The lesson might be to look at the pattern instructions carefully--are they really accurate statements of the law?
For example, take PIK Crim. 3d 51.10 Penalty Not To Be Considered By The Jury
Your only concern in this case is determining if the defendant is guilty or not guilty. The disposition of the case thereafter is a matter for
determination by the Court.
Is this an accurate statement? First, a jury doesn't "determine" that a defendant is not guilty. A defendant is presumed not guilty. The only question for the jury is whether the state has met its burden of proof. Implying that the jury has to determine that a defendant is not guilty could be construed to actually shift or dilute the burden of proof. So object. Request that the instruction read "Your only concern in this case is determining whether the state has met its burden to prove each and every element of each charged crime beyond a reasonable doubt." That's a correct statement of law, right?
And second, is it true that a jury is restricted to determination of the facts? Although jury nullification is not a viable defense, that does not mean that a jury is not empowered to nullify. See, e.g., Noel Fidel, "Preeminently a Political Institution: The Right of Arizona Juries to Nullify the Law of Contributory Negligence," 23 Ariz. St. L. J. 1 (1991). You may be familiar with the Fully Informed Jury movement. But even if juries are not fully informed of their right to nullify, it may be a misstatement of law to affirmatively direct that they are not so empowered. So maybe object to the instruction on that ground as well.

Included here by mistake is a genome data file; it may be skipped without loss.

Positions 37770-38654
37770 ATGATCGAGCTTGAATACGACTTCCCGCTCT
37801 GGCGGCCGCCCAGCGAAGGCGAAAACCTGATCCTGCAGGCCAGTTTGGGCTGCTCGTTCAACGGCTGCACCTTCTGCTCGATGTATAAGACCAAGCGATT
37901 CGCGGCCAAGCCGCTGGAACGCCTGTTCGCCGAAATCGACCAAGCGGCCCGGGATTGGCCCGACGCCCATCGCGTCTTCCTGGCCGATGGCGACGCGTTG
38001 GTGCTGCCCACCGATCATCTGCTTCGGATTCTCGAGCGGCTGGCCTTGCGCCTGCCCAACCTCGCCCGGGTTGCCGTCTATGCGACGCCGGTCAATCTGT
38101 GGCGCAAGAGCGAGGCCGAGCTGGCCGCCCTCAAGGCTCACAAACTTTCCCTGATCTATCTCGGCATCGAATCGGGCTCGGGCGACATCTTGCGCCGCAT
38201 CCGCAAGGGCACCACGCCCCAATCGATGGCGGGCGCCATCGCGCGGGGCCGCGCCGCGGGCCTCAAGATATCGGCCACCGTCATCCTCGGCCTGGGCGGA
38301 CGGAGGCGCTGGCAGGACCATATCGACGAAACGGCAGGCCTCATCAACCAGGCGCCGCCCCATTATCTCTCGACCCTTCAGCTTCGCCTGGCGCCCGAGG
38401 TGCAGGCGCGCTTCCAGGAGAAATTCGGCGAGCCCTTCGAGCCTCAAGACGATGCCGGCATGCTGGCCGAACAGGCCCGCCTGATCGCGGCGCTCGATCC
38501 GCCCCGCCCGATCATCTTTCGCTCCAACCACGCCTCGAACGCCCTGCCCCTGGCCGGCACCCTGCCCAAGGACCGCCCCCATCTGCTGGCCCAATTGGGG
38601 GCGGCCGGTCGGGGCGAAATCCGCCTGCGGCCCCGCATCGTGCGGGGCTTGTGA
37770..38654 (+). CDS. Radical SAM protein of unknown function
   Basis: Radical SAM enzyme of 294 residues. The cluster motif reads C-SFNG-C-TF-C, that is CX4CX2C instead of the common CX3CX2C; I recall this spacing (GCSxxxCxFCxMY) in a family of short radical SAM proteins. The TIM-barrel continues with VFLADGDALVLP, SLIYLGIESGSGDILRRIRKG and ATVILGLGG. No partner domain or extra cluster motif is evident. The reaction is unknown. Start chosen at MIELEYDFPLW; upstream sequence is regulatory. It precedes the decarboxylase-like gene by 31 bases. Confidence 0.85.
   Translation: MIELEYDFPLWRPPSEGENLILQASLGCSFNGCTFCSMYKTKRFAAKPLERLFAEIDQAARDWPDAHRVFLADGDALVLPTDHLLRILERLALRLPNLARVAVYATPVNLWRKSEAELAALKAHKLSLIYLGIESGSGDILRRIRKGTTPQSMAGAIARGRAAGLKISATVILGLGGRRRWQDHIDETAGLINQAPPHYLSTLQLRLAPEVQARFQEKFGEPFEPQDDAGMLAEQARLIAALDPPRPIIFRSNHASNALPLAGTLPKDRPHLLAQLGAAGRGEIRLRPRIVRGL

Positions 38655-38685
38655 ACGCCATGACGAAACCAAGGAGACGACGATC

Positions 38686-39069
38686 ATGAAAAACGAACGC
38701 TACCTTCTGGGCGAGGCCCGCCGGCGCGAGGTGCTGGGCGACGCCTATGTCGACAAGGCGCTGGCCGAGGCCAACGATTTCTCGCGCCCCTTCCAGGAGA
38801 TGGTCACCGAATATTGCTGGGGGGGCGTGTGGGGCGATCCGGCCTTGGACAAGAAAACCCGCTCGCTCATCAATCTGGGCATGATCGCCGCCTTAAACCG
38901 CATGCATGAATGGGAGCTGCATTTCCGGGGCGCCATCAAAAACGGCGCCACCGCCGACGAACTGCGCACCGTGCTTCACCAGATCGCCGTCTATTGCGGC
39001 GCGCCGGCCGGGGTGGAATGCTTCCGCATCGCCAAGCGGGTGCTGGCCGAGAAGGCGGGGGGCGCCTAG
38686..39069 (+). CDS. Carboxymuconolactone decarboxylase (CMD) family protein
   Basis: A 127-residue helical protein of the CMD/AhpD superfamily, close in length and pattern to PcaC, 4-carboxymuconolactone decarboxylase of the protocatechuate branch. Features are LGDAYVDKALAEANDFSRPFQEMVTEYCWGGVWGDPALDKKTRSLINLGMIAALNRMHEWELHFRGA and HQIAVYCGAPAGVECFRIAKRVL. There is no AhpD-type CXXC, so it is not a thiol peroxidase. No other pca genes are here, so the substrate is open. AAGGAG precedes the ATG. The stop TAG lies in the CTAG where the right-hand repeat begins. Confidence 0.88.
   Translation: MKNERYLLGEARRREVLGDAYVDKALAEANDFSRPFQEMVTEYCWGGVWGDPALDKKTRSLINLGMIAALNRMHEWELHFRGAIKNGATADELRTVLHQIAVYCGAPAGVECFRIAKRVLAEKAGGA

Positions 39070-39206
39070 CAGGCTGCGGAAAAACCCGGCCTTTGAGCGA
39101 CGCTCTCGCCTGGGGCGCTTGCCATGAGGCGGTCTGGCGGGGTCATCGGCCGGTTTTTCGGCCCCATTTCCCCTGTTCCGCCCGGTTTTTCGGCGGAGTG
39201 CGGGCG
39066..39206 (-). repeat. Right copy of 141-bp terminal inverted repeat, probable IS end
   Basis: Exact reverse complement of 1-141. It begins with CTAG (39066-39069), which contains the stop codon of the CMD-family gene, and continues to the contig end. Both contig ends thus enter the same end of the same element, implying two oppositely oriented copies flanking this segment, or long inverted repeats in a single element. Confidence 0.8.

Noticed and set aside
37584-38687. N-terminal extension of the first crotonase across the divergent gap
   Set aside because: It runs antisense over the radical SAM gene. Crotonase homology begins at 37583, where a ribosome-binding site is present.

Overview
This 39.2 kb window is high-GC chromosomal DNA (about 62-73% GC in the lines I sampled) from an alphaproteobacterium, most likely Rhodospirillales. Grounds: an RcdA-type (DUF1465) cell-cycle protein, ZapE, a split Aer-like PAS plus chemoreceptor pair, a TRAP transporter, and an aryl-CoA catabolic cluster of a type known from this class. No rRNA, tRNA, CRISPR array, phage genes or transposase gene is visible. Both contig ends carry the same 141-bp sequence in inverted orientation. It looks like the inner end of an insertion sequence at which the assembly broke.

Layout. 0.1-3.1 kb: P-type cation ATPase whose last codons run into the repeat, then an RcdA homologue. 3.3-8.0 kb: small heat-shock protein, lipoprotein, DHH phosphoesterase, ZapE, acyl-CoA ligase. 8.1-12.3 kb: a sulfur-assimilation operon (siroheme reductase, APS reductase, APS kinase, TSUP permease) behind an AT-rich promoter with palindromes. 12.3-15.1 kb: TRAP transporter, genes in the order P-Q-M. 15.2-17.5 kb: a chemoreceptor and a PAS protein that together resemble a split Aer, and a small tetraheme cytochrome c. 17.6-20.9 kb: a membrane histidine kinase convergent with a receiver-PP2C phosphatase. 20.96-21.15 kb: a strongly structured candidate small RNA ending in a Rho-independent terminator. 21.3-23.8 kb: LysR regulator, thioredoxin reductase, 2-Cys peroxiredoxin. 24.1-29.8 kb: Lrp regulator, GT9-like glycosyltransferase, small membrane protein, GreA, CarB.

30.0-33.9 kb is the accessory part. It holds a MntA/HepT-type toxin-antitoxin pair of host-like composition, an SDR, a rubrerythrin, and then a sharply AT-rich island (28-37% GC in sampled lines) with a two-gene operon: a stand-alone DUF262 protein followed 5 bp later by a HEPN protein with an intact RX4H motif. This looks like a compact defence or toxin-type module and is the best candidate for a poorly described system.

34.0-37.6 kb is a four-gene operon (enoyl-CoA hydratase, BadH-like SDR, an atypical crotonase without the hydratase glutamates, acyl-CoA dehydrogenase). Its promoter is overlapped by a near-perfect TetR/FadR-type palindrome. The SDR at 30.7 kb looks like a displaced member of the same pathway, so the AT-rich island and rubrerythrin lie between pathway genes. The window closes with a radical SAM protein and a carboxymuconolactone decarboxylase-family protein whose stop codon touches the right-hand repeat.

This is just an example of how we should look carefully at these pattern instructions. The pattern instructions are promulgated by a committee that tries to conform to the law, but as we know (1) anybody can get it wrong, (2) especially when you have a moving target. If you can argue that a pattern instruction is not accurate as a matter of law, object on that ground. Even if not successful, if you are right, with a better standard of review, it might matter on appeal. (At least if will give your appellate defender another argument!)